Infertility is always a difficult diagnosis for couples, but innumerable outlets of advice and treatment are available. Female infertility has many possible remedies, but these are rarely quick fixes. Instead, many courses of drugs or treatments can be necessary before a successful conception.
Ovulation failure and tubal damage
Many women suffer from erratic menstrual periods, known as oligomenorrhoea, where eggs come at widely spaced intervals, negatively influencing fertility. By the same token, women can stop having periods at all (amenorrhoea). These conditions are provoked by a number of different causes, and can be diagnosed by a doctor. Nearly all cases of ovulation failure are treatable. Fallopian tube damage can be caused by miscarriage, appendicitis, STI, or after abdominal damage. If the damage is severe, such as a bad infection, lining of the tubes can be permanently harmed. Surgery can be effective opening tubal blockages, which can help to restore functionality.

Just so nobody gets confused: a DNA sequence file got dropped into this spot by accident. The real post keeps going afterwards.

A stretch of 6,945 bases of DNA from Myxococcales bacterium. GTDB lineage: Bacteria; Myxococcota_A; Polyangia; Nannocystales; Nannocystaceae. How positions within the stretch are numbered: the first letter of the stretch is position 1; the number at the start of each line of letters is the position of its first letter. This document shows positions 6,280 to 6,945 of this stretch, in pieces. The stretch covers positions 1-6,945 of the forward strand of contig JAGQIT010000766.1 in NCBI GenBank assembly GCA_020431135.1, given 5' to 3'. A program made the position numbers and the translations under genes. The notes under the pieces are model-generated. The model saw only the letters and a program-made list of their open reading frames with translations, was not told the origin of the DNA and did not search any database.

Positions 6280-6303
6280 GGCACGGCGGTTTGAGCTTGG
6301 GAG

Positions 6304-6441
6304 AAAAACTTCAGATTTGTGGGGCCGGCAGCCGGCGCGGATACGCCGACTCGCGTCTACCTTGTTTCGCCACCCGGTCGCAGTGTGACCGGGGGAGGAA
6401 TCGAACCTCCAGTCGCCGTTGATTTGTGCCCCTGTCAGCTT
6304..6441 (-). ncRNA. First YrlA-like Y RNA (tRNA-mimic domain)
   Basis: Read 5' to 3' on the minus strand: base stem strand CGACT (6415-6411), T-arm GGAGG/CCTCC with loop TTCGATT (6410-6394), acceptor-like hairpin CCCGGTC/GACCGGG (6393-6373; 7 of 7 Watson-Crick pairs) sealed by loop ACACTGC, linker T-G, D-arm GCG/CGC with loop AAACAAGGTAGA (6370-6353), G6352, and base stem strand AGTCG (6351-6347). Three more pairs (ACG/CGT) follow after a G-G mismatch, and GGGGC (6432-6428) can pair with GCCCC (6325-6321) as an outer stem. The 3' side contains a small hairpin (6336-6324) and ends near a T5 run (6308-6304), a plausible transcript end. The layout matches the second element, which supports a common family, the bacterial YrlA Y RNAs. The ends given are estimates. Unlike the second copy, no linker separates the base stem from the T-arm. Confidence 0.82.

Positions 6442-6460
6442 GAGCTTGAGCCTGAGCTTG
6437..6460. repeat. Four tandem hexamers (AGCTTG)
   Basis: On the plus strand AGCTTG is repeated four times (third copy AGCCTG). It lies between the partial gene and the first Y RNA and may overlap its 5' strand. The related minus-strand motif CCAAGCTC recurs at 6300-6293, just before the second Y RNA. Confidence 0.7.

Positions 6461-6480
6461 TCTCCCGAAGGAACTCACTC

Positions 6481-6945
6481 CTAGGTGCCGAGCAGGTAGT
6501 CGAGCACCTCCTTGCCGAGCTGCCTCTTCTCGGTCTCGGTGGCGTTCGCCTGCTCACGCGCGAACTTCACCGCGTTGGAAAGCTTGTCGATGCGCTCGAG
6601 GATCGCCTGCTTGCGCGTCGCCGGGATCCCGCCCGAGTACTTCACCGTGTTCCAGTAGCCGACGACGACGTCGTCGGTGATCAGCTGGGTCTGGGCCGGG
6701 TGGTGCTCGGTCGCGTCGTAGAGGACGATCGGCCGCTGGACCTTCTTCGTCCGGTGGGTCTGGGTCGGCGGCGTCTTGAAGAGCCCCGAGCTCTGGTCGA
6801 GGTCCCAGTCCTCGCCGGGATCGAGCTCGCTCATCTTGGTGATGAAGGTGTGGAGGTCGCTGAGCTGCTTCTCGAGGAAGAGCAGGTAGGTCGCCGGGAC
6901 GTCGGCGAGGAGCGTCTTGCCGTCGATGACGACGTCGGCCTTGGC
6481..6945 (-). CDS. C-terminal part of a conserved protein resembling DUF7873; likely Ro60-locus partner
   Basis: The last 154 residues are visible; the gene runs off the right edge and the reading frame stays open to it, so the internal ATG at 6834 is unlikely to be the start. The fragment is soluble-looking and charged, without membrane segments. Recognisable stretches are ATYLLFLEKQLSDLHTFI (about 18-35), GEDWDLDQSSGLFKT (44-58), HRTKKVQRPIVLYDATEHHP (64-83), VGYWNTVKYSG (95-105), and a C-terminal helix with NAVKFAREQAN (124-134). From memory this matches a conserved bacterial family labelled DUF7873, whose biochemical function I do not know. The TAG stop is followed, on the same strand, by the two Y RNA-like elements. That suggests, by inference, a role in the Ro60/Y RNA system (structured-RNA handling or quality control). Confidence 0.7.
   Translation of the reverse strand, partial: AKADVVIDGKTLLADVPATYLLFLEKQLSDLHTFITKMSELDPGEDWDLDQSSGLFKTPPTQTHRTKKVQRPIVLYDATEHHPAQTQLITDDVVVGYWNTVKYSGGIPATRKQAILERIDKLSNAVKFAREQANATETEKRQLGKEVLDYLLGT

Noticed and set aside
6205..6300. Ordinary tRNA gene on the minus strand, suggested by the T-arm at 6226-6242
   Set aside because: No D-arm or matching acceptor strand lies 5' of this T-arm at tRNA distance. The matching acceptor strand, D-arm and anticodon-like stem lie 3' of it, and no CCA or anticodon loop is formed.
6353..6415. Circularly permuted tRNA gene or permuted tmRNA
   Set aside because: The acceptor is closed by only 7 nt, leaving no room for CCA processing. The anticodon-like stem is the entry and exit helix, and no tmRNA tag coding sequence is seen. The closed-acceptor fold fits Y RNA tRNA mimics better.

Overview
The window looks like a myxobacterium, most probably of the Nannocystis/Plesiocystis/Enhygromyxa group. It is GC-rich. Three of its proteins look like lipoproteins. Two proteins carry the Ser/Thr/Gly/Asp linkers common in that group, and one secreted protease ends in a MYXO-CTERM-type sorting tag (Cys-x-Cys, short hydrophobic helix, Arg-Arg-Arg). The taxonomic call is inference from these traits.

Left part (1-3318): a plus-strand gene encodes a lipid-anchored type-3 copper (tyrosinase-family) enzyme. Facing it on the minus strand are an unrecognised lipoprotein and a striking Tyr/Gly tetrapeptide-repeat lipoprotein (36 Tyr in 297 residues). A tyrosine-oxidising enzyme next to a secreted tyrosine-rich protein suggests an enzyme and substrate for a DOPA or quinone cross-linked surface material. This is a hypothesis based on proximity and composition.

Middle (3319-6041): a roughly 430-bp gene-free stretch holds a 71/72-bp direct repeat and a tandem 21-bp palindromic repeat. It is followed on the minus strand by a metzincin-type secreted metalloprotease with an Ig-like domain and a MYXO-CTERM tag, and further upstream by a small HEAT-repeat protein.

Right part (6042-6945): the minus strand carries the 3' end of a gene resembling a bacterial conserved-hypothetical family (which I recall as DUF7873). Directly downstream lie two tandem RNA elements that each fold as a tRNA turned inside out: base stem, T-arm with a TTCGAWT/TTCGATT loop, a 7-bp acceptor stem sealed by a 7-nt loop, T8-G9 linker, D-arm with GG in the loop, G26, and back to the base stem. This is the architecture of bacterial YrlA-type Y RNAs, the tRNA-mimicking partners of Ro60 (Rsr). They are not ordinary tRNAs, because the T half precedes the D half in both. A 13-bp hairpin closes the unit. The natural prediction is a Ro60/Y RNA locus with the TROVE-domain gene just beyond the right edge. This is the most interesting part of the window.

Treatments and IVF
Fertility drugs are often the first medical option considered, before the treatments mentioned above. Each course of drugs (lasting between 3 and 6 months) attempts to improve or restore fertility, though success is not ensured. When a woman’s problems are unresponsive to treatment, couples think about assisted conception. This takes many forms, with IVF the most well-known. You may anticipate pain during IVF, but this is quite rare, and any injections to help develop the eggs are not nearly as painful. Surrogacy and donors are both options as well.